Are Botox allergies common?
What Are the Risks Associated with Cosmetic Use of Botox?
Doctor Answers 27
Botox side effects
Botox is administered many many times every day and estimates exceed 10 million administrations to date - it is very safe with the most common 'side effect' being bruising at the site of injection which will fade after several days or a week; pain and the occasional headache; sometimes diffusion and droopiness of an eyelid which goes away quickly.
Complications from BoTox, although minimal, should be discussed with each patient. Most commonly, bruising at the injection sites is possible. Headaches is not an uncommon event following administration of BoTox to the forehead. When the BoTox disperses to other muscles that it was not intended, some drooping or paralysis of the area that the muscle works on may be seen. Overall, it is well-tolerated with few complications and can obtain excellent results
Botox and Risks
Thanks for posting this question! As highlighted in the many previous responses, the use of Botox for cosmetic purposes is extremely common and the risks very rare. Bruising from the needle during the injection is by far the most common complication, and in most cases this can be covered up with make-up. Eyelid drooping can occur although this is very rare and temporary in nature. Best wishes!
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Botox is safe to use
Botox is a very safe and effective medication when used correctly. The temporary side effect of headache has not been seen in my experience and the drooping of an eyebrow due to inappropriate paralyisis of the frontalis is rare when injected appropriately by a well-qualified professional.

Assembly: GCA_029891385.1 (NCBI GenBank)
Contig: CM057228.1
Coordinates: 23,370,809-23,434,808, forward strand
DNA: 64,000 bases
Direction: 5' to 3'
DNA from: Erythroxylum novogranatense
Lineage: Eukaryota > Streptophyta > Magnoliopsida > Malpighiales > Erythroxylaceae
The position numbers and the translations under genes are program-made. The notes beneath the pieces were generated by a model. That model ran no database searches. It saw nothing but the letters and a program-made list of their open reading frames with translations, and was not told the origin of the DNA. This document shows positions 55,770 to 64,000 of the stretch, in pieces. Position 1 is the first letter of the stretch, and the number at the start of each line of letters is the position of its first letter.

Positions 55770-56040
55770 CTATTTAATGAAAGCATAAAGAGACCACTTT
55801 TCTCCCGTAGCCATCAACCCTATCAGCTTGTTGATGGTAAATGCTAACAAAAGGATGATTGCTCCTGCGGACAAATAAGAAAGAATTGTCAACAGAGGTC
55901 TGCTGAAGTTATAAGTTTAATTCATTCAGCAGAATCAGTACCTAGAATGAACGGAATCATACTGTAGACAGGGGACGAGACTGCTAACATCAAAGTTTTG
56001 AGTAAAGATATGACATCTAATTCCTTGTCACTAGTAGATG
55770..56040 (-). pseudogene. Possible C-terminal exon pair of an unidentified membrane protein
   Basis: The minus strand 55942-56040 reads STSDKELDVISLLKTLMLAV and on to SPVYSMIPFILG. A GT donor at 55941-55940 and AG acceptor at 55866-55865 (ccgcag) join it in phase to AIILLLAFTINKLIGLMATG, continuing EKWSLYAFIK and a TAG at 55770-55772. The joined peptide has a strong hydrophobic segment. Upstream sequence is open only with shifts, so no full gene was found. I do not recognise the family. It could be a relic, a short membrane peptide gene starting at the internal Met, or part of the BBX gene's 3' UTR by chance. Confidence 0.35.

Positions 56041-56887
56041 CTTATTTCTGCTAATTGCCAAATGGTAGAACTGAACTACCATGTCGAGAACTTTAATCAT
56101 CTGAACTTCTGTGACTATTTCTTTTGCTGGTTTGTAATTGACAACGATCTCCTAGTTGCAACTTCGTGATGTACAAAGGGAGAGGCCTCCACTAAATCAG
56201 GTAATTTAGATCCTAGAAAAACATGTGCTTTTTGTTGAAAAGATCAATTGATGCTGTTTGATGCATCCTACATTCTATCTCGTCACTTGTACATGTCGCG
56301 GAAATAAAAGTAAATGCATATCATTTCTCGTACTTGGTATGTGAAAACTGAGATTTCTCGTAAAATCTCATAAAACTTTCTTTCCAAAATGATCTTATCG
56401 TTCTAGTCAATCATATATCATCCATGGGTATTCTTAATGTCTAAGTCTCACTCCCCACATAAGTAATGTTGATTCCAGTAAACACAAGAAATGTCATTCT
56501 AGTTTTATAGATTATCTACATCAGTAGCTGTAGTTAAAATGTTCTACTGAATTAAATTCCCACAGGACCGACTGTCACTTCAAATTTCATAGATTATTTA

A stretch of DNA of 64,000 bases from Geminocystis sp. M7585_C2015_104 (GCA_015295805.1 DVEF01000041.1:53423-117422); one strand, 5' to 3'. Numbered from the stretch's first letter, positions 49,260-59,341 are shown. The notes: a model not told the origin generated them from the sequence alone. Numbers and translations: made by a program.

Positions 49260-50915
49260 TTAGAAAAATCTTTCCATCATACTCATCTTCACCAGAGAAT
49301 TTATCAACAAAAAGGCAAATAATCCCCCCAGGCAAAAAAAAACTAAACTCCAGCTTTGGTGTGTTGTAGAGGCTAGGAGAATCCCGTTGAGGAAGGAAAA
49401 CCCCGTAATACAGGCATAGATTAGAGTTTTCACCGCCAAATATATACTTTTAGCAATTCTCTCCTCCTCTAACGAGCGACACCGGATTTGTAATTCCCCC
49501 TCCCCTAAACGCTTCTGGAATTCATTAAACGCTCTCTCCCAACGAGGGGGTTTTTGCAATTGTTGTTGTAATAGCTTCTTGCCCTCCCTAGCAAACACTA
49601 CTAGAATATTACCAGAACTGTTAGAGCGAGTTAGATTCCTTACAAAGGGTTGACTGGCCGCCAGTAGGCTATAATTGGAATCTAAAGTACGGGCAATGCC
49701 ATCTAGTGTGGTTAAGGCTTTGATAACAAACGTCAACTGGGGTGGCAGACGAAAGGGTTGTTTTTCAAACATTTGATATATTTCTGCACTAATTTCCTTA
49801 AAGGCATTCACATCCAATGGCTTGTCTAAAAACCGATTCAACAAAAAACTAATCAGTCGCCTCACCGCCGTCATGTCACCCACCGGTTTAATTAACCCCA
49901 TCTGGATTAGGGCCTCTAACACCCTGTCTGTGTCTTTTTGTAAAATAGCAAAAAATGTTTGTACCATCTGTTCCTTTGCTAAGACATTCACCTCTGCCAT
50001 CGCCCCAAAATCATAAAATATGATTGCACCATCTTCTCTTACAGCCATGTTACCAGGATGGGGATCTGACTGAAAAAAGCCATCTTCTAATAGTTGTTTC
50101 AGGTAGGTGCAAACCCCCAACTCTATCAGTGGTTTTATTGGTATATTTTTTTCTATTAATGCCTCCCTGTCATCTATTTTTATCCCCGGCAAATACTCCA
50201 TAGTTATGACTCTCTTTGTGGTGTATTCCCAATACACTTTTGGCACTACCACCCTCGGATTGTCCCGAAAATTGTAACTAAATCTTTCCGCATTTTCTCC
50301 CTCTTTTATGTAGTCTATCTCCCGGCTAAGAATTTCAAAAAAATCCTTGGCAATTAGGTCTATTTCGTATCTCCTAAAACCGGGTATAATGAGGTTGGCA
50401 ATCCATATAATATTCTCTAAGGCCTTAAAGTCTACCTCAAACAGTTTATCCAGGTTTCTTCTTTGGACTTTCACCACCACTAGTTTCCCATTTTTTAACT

Jacque P. LeBeau, MD
As long as the does is not too high, the risks are very low. Overdoses of botulinum toxin have been reported but should not be a real concern in a cosmetic treatment. Headache is a possibility and so is drooping of the eyelids. The headache can last a few days and eye lid droop a few weeks, a real possibility but very, very rare.
Botox allergies would be considered very rare if observed. It is important to rule out other causes such a numbing cream or cleansing agent.
Botox is a very safe drug, and risks are minimal when it is used carefully with an understanding of the underlying anatomy. All side effects are very infrequent, with a temporary headache or a head cold sensation being rarely reported. If the solution is mixed according to standard guidelines, and injections are placed carefully with respect to the muscles being treated, there is very minimal risk of any problems. However, if the Botox solution is injected too close to certain muscles such as the lowest part of the frontalis muscle-the brow elevator-just above the brows, then you could experience sagging of the eyebrows as an unintended effect. Botox works by relaxing muscles, so if either too much solution is placed in a muscle or the solution is placed to close to a particular nerve or muscle, then the muscle can be relaxed too much, which can result in a change of your normal facial expressions. Fortunately, this situation goes away completely as the Botox effect wears off, and can be totally avoided by judicious treatment by a well-qualified professional.
Botox is very safe. Almost all problems related to Botox use are the fault of poor placement by the injector. Drooping of the upper eyelid (ptosis) can occur if the medicine has an effect on the elevators of the eyelid. A suprised look may also occur if the brows are elevated too high and only in a cental fashion. Overall the use of Botox or Dysport is very safe.
Allergy to Botox
In my many years of practice, I have never seen an allergy to Botox. The only risk from Botox would be a small bruise or swelling from the actual injection site. In extremely rare cases, you can develop brow ptosis (drooping of the eyebrow) from an inexperienced doctor who doesn't know the facial anatomy. I recommend having a board certified plastic surgeon perform any Botox injections.
These answers are for educational purposes and should not be relied upon as a substitute for medical advice you may receive from your physician. If you have a medical emergency, please call 911. These answers do not constitute or initiate a patient/doctor relationship.